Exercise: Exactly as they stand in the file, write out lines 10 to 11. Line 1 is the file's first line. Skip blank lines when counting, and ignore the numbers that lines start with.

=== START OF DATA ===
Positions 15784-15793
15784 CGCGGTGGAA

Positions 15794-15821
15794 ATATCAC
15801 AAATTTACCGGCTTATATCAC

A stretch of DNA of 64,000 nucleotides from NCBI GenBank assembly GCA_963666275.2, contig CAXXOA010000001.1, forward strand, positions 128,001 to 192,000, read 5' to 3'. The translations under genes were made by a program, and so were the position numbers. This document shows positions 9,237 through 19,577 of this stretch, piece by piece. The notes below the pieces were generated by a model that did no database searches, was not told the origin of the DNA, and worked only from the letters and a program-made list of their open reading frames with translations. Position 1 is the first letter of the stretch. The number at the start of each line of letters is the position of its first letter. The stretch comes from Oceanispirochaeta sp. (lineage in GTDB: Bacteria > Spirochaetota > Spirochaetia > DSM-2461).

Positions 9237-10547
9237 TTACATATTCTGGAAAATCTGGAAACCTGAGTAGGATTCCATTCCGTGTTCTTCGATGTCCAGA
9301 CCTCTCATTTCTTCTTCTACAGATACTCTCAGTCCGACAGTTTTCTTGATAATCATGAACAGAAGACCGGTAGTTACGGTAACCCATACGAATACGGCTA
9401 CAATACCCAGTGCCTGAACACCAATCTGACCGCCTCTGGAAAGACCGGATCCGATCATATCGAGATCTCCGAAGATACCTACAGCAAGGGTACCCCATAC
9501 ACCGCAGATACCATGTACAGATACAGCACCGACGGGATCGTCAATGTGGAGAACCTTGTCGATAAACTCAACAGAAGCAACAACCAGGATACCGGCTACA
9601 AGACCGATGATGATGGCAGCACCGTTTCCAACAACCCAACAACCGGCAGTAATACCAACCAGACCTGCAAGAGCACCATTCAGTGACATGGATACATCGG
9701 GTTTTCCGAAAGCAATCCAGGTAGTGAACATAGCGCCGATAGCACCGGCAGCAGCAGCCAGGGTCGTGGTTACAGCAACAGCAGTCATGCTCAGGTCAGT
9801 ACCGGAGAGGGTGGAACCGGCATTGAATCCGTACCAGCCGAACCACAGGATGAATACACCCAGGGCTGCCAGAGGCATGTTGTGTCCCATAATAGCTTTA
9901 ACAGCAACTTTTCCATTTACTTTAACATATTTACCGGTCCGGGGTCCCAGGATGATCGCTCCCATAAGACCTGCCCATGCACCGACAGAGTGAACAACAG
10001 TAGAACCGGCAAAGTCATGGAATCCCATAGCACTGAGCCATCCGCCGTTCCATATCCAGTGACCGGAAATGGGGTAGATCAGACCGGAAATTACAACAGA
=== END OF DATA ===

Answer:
9401 CAATACCCAGTGCCTGAACACCAATCTGACCGCCTCTGGAAAGACCGGATCCGATCATATCGAGATCTCCGAAGATACCTACAGCAAGGGTACCCCATAC
9501 ACCGCAGATACCATGTACAGATACAGCACCGACGGGATCGTCAATGTGGAGAACCTTGTCGATAAACTCAACAGAAGCAACAACCAGGATACCGGCTACA